Praveni, Praveṇi, Praveṇī: 7 definitions

Introduction

Introduction:

Praveni means something in Hinduism, Sanskrit. If you want to know the exact meaning, history, etymology or English translation of this term then check out the descriptions on this page. Add your comment or reference to a book if you want to contribute to this summary article.

In Hinduism

Natyashastra (theatrics and dramaturgy)

Source: Wisdom Library: Nāṭya-śāstra

Praveṇī (प्रवेणी) refers to one of the five limbs (aṅga) belonging to Prāveśikī type of song (dhruvā) defined in the Nāṭyaśāstra chapter 32.9-16. Accordingly, “depending on different conditions, the dhruvās are known to be of five classes”.

Natyashastra book cover
context information

Natyashastra (नाट्यशास्त्र, nāṭyaśāstra) refers to both the ancient Indian tradition (śāstra) of performing arts, (nāṭya, e.g., theatrics, drama, dance, music), as well as the name of a Sanskrit work dealing with these subjects. It also teaches the rules for composing dramatic plays (nataka) and poetic works (kavya).

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Purana and Itihasa (epic history)

Source: archive.org: Puranic Encyclopedia

Praveṇī (प्रवेणी).—Kaṇvāśrama was on the shores of this river. (Śloka 11, Chapter 88, Vana Parva).

Source: JatLand: List of Mahabharata people and places

Praveṇī (प्रवेणी) refers to the name of a Tīrtha (pilgrim’s destination) mentioned in the Mahābhārata (cf. III.86.8). Note: The Mahābhārata (mentioning Praveṇī) is a Sanskrit epic poem consisting of 100,000 ślokas (metrical verses) and is over 2000 years old.

Purana book cover
context information

The Purana (पुराण, purāṇas) refers to Sanskrit literature preserving ancient India’s vast cultural history, including historical legends, religious ceremonies, various arts and sciences. The eighteen mahapuranas total over 400,000 shlokas (metrical couplets) and date to at least several centuries BCE.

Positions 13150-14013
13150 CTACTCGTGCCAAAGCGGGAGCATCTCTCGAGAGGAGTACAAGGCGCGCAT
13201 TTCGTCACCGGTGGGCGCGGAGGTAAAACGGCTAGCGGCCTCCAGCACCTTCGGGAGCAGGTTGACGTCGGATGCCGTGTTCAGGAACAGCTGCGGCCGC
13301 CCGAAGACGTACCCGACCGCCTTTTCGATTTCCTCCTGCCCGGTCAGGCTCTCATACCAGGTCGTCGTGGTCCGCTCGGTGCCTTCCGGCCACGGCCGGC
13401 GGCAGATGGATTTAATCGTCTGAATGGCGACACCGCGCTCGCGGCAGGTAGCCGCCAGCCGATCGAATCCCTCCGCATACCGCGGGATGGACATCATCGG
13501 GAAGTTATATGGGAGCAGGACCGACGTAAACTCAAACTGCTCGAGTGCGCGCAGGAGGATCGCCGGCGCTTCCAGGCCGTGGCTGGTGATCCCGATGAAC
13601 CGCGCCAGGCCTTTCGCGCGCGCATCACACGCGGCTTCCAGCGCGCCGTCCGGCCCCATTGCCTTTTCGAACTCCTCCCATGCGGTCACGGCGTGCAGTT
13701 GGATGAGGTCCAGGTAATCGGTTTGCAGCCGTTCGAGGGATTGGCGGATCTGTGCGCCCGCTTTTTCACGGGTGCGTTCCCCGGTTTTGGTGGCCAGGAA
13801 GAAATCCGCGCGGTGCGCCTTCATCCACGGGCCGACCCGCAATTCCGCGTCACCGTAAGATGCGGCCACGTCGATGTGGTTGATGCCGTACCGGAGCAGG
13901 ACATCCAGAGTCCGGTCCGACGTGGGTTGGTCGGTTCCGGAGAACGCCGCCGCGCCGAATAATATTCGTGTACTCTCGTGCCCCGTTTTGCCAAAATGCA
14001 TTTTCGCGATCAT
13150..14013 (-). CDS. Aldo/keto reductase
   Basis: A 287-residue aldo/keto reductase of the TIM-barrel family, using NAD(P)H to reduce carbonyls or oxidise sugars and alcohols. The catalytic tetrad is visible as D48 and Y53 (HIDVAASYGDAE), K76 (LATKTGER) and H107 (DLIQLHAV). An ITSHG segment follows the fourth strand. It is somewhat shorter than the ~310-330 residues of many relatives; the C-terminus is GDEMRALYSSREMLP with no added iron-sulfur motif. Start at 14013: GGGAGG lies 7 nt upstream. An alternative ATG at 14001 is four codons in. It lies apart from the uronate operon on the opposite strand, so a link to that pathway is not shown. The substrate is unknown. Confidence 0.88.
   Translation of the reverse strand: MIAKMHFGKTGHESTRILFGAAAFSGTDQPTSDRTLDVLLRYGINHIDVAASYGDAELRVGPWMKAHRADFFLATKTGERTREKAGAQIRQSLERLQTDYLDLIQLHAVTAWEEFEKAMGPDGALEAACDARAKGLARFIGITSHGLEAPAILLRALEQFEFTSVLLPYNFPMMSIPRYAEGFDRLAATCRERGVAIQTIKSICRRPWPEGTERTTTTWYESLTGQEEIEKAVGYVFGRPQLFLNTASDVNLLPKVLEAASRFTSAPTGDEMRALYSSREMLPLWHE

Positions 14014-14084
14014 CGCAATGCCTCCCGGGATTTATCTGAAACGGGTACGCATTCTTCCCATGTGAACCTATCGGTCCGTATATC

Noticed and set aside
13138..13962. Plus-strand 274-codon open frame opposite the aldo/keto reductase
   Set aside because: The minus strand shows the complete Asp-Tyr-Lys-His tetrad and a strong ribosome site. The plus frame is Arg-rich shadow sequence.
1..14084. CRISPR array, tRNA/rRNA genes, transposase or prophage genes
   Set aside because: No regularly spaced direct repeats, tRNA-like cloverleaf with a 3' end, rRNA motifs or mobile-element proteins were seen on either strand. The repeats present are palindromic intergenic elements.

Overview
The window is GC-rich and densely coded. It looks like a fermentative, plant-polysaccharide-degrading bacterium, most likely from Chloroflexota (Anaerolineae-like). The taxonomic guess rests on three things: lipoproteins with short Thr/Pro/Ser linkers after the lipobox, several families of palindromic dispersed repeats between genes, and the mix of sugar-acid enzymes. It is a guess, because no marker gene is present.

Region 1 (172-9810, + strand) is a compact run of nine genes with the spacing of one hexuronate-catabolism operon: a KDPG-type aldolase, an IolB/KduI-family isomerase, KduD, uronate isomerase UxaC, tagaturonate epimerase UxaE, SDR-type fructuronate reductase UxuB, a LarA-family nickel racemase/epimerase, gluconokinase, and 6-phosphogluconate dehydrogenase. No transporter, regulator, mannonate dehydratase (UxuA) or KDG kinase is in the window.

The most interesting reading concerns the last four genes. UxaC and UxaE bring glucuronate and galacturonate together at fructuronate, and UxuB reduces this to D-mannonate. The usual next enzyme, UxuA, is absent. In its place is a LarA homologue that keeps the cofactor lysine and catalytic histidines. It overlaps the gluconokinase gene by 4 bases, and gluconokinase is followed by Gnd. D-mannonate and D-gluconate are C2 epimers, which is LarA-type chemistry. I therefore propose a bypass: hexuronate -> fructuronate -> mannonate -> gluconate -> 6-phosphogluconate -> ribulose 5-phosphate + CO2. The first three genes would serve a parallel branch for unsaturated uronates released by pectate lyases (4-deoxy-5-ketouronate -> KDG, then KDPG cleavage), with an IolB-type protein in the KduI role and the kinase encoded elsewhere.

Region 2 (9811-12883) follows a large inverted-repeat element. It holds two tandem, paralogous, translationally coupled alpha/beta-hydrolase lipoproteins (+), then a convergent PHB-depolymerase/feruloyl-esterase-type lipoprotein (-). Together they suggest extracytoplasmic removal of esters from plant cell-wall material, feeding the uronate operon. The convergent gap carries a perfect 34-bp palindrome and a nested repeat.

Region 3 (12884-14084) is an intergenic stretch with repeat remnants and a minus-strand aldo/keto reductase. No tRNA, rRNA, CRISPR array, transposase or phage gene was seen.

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Languages of India and abroad

Sanskrit dictionary

Source: DDSA: The practical Sanskrit-English dictionary

Praveṇi (प्रवेणि) or Praveṇī (प्रवेणी).—f.

1) A braid of hair (in general); हेमभक्तिमतीं भूमेः प्रवेणीमिव पिप्रिये (hemabhaktimatīṃ bhūmeḥ praveṇīmiva pipriye) R.15.3.

2) The hair twisted and unadorned (worn by wives in the absence of their husbands).

3) The housings of an elephant.

4) A piece of coloured woollen cloth; Mb.15.27.13.

5) The current or stream (of a river).

Derivable forms: praveṇiḥ (प्रवेणिः).

Source: Cologne Digital Sanskrit Dictionaries: Shabda-Sagara Sanskrit-English Dictionary

Praveṇi (प्रवेणि).—f.

(-ṇiḥ) 1. The hair twisted, and undecorated, as worn by women in the absence of their husbands. 2. An elephant’s housings. 3. The current of a river. E. pra before, vel to go, aff. iṇ; also with ṅīp added, praveṇī.

--- OR ---

Praveṇī (प्रवेणी).—f. (-ṇī) 1. Un-ornamented hair. 2. An elephant’s housing, &c. E. See the last.

Source: Cologne Digital Sanskrit Dictionaries: Benfey Sanskrit-English Dictionary

Praveṇī (प्रवेणी).—see veṇi.

Source: Cologne Digital Sanskrit Dictionaries: Monier-Williams Sanskrit-English Dictionary

1) Praveṇī (प्रवेणी):—[=pra-veṇī] f. a braid of hair worn by widows and by wives in the absence of their husbands, [Rāmāyaṇa] (ṇi, [cf. Lexicographers, esp. such as amarasiṃha, halāyudha, hemacandra, etc.])

2) [v.s. ...] a piece of coloured woollen cloth (used instead of a saddle), [Mahābhārata] (ṇi, [cf. Lexicographers, esp. such as amarasiṃha, halāyudha, hemacandra, etc.], also ‘the housings of an elephant’)

3) [v.s. ...] Name of a river, [Mahābhārata]

context information

Sanskrit, also spelled संस्कृतम् (saṃskṛtam), is an ancient language of India commonly seen as the grandmother of the Indo-European language family (even English!). Closely allied with Prakrit and Pali, Sanskrit is more exhaustive in both grammar and terms and has the most extensive collection of literature in the world, greatly surpassing its sister-languages Greek and Latin.

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